Report suggests Alabama creates legislation to fight cancer

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ALABAMA - When it comes to preventing cancer - legislation has an important role to play, According to the American Cancer Society's Cancer Action Network. A new report from the organization shows that Alabama has some room for improvement.

The 'How Do You Measure Up' report takes a look at state legislative activity to reduce cancer incidents and mortality.

"There are about 8 different areas in Alabama and Alabama is doing well in one and in about 5 is in the absolute lowest level," said Sarah Domm, Cancer Action Network's Alabama Grassroots Manager

The report suggests Alabama should increase Medicaid eligibility and access to cancer screenings,  as well as strengthen tobacco and sunless tanning regulations.

Cancer is the second leading cause of death in Alabama according to the Centers for Disease Control. And the Alabama Department of Public Health says lung cancer is the leading cause of cancer deaths.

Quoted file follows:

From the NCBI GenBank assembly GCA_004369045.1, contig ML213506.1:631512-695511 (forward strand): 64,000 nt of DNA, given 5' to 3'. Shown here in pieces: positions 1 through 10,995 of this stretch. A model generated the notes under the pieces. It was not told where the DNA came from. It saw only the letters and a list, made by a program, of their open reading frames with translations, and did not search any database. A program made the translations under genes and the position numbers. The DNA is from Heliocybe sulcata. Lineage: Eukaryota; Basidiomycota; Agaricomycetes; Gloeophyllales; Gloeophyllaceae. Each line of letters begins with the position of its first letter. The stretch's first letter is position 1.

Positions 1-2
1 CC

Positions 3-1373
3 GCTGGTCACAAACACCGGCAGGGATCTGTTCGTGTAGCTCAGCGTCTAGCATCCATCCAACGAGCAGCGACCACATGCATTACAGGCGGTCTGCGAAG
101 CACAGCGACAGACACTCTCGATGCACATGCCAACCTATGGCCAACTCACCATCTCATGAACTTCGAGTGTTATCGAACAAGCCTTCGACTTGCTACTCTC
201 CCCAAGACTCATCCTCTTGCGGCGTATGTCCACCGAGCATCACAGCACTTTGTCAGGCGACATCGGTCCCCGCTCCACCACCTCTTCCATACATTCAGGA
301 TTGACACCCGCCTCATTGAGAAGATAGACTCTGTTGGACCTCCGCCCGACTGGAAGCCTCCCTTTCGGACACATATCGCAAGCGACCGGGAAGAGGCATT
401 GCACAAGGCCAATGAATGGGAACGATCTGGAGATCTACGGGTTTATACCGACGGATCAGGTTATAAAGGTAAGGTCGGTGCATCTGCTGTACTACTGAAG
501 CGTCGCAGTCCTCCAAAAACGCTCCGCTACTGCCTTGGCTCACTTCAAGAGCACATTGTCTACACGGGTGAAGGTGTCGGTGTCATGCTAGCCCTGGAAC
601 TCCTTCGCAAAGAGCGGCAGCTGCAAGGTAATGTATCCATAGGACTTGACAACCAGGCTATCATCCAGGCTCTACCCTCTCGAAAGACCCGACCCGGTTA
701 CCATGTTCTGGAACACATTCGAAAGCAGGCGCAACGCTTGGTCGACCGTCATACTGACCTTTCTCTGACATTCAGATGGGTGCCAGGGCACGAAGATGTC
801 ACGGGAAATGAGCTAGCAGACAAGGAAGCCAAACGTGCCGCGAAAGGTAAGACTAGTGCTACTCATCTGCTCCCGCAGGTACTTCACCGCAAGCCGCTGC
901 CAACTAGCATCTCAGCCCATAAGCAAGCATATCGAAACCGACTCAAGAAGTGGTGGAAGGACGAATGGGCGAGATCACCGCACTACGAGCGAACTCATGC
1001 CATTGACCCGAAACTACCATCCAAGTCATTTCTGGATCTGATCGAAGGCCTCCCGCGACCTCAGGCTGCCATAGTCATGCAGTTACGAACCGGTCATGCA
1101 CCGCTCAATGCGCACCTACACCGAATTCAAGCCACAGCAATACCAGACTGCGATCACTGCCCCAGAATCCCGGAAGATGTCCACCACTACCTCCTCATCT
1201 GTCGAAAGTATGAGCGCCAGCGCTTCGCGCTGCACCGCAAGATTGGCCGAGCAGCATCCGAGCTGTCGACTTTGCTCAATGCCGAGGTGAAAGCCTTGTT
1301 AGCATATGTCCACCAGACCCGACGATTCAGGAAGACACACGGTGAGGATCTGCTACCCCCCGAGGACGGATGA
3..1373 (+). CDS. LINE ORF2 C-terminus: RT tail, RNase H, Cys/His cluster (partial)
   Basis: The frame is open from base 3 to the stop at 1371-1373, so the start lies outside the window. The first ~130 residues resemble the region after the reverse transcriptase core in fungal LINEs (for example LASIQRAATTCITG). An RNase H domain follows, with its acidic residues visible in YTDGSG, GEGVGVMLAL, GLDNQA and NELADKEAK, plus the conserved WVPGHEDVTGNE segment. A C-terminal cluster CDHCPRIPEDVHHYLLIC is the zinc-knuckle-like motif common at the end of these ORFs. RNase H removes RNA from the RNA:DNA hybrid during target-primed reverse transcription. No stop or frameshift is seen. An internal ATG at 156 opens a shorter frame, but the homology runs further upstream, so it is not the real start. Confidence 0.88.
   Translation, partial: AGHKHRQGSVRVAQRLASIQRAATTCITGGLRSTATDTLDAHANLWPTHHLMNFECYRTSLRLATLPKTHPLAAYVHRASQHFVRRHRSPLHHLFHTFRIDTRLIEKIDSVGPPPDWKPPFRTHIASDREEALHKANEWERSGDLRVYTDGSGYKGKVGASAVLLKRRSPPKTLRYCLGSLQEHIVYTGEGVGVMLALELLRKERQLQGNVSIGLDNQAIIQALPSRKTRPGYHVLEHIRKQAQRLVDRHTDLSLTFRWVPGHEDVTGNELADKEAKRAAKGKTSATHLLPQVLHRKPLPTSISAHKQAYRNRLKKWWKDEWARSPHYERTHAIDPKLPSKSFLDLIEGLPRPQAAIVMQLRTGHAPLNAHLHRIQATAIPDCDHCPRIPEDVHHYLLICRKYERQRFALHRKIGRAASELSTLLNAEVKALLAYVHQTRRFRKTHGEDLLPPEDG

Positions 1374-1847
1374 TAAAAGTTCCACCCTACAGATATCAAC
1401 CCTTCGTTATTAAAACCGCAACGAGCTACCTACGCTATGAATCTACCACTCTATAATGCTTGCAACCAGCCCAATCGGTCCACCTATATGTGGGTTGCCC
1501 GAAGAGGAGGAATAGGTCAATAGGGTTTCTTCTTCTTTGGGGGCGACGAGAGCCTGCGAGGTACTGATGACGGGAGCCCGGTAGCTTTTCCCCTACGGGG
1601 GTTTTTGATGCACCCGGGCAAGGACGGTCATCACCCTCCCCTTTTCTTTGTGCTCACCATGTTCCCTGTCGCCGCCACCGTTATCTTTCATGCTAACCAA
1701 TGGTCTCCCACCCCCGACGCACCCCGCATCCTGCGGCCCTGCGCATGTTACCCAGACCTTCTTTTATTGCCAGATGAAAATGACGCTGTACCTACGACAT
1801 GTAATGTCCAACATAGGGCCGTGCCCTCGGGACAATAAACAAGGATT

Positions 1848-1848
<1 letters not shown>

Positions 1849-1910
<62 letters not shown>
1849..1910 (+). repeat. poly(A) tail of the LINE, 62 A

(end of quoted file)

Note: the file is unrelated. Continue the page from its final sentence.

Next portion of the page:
Alabama is among states with the weakest tobacco legislation and the Cancer Action Network is focused on changing those laws. The organization has been working for a decade to create a state-wide smoking ban at workplaces.

"It's a big law and these things just take a lot of time," Domm said.

There have been some roadblocks.

"We have legislators that are supportive and others that don't see it as much of a priority," she said.

So the Cancer Action Network is working on a grass-roots effort to grow support for that goal.

"Different cities, creating our own ordinances rather than just having a whole statewide law," she said.

The current state excise tax on cigarettes is about 67 cents. The organization hopes raising it could decrease the number of people who start smoking.

"By making it more of a financial choice they are less likely to start or continue," she explained.

To view the full report head to the Cancer Action Network's website.

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